As The Incredibles in its day towered over the Hollywood animation landscape of the last decade, so in some measure does Incredibles 2 in this decade — but what a different and diminished landscape it is today.
Those were Pixar’s glory days, but not only Pixar. DreamWorks looked like serious competition for Disney back then, from Shrek to Kung Fu Panda and How to Train Your Dragon. (I’m even a fan of Sinbad: Legend of the Seven Seas.)
DreamWorks also partnered with Aardman Animations on Chicken Run and Wallace and Gromit: Search for the Were-Rabbit. Laika burst on the scene with the darkly dazzling Coraline. Stop-motion animation was commercially viable in the ’00s.
Blue Sky Studios made a splash with the first Ice Age, and their Dr. Seuss’ Horton Hears a Who! is the only big-screen Dr. Seuss that’s any good. Despicable Me put Illumination on the map.
That was then. Post 2010, stagnation has taken hold. Disney/Pixar is basically the only name that matters much, and Pixar’s best days are clearly behind them. American animation filmmaking is unmistakably in decline — not technically, but in terms of inspiration and originality.
All of this is to say that while Incredibles 2 recalls without quite recapturing the crackling, incandescent brilliance of the original, it’s smart, funny, energetic and a lot of fun, which means it’s about as good as we can hope for from the studio that used to be Pixar.
Give Brad Bird credit for audacity: Rather than catching up with our beloved superhero family, say, a year or so after the events of the original film, Incredibles 2 takes us right back to the glory days — to the last seconds of The Incredibles, in fact, with the sudden attack of the subterranean Underminer.
Then, after a furious opening act that does not go well for the good guys, the Underminer vanishes, never to be seen again. What a way to undermine the first film’s portentous final shot, with our heroes donning their masks as a family for the first time.
Like other Pixar sequels going back to Toy Story 2, Incredibles 2 is structured around a number of reversals. This time it’s Elastigirl, aka Helen Parr (Holly Hunter), who finds herself backed by a wealthy sponsor who sends her into action alone, while Mr. Incredible, aka Bob Parr (Craig T. Nelson), stays home with Violet (Sarah Vowell), Dash (newcomer Huck Milner, a good soundalike for Spencer Fox) and baby Jack-Jack.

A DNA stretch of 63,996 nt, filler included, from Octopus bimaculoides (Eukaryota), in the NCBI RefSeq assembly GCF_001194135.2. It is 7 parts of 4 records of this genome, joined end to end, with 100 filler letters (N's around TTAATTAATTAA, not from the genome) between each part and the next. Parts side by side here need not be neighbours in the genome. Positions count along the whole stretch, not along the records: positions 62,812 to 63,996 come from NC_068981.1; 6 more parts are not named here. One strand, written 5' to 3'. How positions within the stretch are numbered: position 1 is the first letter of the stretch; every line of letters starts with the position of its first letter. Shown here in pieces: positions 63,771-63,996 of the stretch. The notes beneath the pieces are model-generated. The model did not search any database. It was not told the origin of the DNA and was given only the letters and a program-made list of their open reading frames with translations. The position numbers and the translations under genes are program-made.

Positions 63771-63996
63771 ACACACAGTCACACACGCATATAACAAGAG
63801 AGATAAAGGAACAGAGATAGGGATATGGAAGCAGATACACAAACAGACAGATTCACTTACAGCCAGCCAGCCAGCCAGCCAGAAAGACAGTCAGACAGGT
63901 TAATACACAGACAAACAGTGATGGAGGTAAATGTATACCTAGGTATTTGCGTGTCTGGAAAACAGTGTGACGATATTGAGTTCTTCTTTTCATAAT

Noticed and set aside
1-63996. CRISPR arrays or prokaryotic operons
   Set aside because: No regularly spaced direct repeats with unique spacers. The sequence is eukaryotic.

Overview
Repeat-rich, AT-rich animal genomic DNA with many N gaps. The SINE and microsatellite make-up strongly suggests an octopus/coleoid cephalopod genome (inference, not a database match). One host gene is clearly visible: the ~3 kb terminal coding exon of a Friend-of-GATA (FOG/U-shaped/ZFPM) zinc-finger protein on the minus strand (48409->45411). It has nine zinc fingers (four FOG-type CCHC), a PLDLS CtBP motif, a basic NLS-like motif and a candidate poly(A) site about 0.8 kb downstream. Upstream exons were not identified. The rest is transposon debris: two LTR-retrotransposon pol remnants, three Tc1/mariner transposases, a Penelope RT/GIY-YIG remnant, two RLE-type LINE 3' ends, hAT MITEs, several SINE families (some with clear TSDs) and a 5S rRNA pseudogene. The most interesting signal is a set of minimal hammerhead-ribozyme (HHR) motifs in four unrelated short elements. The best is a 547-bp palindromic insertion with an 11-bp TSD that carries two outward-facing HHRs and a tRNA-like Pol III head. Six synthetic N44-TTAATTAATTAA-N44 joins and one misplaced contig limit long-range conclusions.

The Parr family’s new patron is a telecommunications tycoon and major superhero aficionado named Winston Deavor (Bob Odenkirk) whose philanthropic big idea is the PR rehabilitation of supers, aided by his design-guru sister Evelyn (Catherine Keener). (Another reversal: The tech genius is not the male visionary, but his right-hand girl, and, spoiler alert, if you suspect some shadiness here, and if you read carefully enough, you might find a spoiler in this paragraph.)
Supers in The Incredibles faced an ungrateful world that rejected their help even though they were clearly making things better. Incredibles 2 asks what happens when supers actually make things worse instead of better.
It also asks whether we should stick to working lawfully within the system to change laws or whether violating unjust or unfair laws in order to change the system is ever legitimate. It asks, too, whether our media and collective social addiction to screens is making us too passive and whether we too easily look to heroes rather than taking action ourselves.
Perhaps it asks too many questions — more, certainly, than it has any interest in answering, or even considering in any meaningful way.
What the movie is most interested in is, on the one hand, the exhilaration of Elastigirl taking the spotlight on a sleek red Elasticycle and, on the other, the domestic ups and downs of Bob trying to hold down the fort.